What is Summary Administration in Florida?
Summary administration is a simplified Florida probate procedure for small estates or when the deceased has been dead for over two years. It avoids many of the formalities required in a formal administration.
When Can You File Summary Administration in Naples?
There are two different ways that an estate can qualify for summary administration in Naples:
1. The estate assets are valued at not more than $75,000.
2. The decedent has been dead for more than two years.
If the individual has been dead for more than two years, there is no limit on the estate value. All known creditors must be paid before a petitioner can file for summary administration.
What Property is Excluded?
Certain property is exempt and not counted toward the $75,000 limit for summary administration in Florida. Exempt property includes the deceased’s primary residence and the exempt property listed under Section 732.402, Florida Statutes. Common exempt property under this statute includes:
• Household furniture, furnishings, and appliances up to $20,000,
• Two motor vehicles, and
• 529 college savings accounts.
How Long Does the Process Take?
Summary administration is a much faster and cheaper process than formal administration. Generally, estates that are probated through summary administration are closed within one to two months in Naples. In comparison, formal administration takes a minimum of six months to be finalized.
Is a Personal Representative Appointed?
The probate court does not appoint a personal representative to administer the estate in summary administration. Instead, the probate court distributes the estate property to the rightful beneficiaries.
Should You File Summary Administration if the Deceased Had Creditors?
Summary administration is best used when the decedent has no creditors. Creditors are a non-issue if the decedent has been dead for more than two years because, in Florida, creditors only have two years to file a claim against a deceased person. Any claims brought after two years are barred.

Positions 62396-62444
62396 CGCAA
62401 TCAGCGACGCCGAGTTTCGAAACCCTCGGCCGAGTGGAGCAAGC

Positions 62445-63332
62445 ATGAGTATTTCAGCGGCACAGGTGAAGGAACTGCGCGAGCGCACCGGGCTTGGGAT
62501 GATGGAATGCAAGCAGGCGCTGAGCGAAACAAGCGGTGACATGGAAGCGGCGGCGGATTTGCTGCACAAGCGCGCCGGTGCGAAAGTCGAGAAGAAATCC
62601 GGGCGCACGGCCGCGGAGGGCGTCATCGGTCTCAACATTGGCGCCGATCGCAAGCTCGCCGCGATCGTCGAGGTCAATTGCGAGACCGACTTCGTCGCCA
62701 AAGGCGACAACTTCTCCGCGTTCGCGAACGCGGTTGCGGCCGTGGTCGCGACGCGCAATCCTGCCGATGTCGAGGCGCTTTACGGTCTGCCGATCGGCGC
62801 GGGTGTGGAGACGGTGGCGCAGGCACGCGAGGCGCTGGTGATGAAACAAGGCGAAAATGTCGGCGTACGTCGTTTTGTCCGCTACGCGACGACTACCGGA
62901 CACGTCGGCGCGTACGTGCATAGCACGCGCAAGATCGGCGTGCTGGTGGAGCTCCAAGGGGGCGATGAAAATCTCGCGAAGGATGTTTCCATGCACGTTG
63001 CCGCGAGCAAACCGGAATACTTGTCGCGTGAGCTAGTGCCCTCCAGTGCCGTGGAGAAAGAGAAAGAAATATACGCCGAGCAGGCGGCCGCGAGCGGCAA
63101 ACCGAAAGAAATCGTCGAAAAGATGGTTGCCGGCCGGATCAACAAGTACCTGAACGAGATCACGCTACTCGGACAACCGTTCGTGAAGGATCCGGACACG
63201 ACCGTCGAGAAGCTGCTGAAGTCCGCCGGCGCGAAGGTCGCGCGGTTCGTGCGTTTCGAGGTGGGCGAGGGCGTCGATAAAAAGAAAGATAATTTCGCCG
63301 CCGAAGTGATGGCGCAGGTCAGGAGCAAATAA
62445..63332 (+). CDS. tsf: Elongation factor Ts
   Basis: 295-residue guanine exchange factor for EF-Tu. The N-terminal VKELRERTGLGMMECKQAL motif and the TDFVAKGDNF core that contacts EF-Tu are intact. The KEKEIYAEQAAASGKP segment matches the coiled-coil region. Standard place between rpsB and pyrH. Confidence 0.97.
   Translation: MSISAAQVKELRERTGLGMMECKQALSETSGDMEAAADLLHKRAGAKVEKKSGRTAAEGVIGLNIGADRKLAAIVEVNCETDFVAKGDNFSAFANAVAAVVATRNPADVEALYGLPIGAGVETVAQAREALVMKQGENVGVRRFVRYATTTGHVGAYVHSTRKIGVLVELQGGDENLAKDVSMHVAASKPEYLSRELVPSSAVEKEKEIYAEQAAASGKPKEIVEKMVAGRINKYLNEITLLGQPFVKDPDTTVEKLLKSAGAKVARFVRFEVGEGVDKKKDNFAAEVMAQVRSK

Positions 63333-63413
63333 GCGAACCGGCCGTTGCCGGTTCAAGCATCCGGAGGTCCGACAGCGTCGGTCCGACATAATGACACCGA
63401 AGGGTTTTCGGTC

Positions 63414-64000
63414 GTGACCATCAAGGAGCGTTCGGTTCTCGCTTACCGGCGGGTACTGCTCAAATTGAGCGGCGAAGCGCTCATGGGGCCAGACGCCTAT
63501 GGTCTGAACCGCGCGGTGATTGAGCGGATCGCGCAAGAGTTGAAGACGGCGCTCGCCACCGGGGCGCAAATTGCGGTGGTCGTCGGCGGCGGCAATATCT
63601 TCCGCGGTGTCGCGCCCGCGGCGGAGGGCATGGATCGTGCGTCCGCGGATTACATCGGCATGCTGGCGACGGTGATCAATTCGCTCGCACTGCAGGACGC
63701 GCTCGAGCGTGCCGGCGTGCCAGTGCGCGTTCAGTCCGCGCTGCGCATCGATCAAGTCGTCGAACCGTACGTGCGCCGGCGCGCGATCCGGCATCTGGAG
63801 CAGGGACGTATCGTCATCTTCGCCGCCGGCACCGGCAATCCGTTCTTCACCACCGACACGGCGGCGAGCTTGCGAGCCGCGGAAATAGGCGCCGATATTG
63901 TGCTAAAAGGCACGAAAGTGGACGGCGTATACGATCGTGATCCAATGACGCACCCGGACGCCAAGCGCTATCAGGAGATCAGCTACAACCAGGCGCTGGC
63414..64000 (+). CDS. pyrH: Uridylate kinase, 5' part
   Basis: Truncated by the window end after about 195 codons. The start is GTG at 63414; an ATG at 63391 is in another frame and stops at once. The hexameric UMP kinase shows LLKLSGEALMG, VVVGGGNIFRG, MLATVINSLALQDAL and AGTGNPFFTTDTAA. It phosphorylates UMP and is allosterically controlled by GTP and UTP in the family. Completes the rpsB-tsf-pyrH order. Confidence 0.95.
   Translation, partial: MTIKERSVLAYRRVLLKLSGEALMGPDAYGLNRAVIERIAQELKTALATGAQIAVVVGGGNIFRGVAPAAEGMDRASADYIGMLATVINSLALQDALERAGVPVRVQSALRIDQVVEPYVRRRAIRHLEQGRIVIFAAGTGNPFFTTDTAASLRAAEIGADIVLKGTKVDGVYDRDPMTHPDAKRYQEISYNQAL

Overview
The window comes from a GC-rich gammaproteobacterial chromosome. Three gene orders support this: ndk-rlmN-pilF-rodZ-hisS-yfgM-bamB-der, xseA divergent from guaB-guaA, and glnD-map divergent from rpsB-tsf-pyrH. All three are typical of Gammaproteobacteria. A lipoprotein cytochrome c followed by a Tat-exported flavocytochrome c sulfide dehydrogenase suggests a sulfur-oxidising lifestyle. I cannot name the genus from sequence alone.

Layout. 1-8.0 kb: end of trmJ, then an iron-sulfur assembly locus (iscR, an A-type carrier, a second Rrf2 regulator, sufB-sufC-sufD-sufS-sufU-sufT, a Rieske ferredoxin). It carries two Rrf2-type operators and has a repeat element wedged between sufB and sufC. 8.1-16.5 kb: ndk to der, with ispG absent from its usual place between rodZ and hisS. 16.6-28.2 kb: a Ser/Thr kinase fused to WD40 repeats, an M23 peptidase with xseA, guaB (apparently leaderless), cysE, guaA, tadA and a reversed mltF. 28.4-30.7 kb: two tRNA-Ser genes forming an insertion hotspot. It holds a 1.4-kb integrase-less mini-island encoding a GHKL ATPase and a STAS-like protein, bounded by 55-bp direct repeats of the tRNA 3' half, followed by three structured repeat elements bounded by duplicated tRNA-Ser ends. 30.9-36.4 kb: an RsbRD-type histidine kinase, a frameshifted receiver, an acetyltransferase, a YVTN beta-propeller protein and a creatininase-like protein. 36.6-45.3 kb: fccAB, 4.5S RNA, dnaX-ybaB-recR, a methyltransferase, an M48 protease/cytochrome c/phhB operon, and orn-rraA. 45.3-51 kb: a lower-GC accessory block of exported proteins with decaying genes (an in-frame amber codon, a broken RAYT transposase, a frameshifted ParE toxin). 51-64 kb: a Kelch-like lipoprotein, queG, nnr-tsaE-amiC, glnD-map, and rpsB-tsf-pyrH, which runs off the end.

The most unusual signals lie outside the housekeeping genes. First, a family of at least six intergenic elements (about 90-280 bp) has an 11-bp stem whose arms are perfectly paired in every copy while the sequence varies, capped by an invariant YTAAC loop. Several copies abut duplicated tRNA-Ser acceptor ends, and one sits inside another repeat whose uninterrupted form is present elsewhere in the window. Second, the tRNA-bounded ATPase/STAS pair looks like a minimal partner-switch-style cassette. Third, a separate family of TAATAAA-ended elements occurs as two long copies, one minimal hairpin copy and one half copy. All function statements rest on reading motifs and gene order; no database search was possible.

If the decedent has been dead for less than two years, the petitioner in a summary administration proceeding must “make a diligent search and reasonable inquiry for any known or reasonably ascertainable creditors, serve a copy of the petition on those creditors, and make provision for payment for those creditors to the extent that assets are available.” The petition can either file a Notice to Creditors to stop future creditors from bringing claims or file an Affidavit with the petition where they remain personally liable for any creditor claims brought before the two-year period.
If there are multiple creditors, the court may require you to convert the summary administration proceeding to a formal administration.
How Do You File Summary Administration?
The summary administration process is a relatively straightforward process in Naples. You must file a petition with the probate court in the county where the deceased person lived. The petition should request that the probate court enter an order stating that the probate assets be distributed pursuant to the decedent’s Will. The petition should include information about the deceased’s assets and liabilities, names and addresses of heirs, and a statement that the estate qualifies for summary administration.
The petition for summary administration can be filed by any beneficiary or by a person nominated as a personal representative by the decedent’s Will. If there is a surviving spouse, they must sign the petition.
Along with the petition, you must file an affidavit that you made a diligent search and inquiry as to any known or reasonably discovered creditors and either:
1. There are no creditors who could file a claim against the decedent or the estate,
2. The creditors are barred, or
3. If there are creditors, a plan for the payment of these debts.
The court order is used when transferring the probate assets to the beneficiaries named in the will. A Naples probate lawyer can guide you through the process and answer any questions that arise throughout the process.
Call James R. Nici – Estate Administration Lawyer
When a loved one has passed and the estate is small, you may not necessarily hire an attorney. However if you are out of state or confused about how to do a summary administration, you may enjoy hiring an attorney like James Nici. As an experienced southwest Florida estate administration lawyer, based in Naples, he is well versed in Florida probate law and estate administration including summary administration. He can assist you on how to handle a summary administration.
Contact Nici Law Firm and James Nici. We are well-versed in these issues and can assist you through an estate administration. We also do estate planning, asset protection, probate services, business planning, assist with establishing Florida Domicile, and use the Strategic Estate Planning System
Contact our office today at (239) 449-6150 or use our web form to set up a free consultation.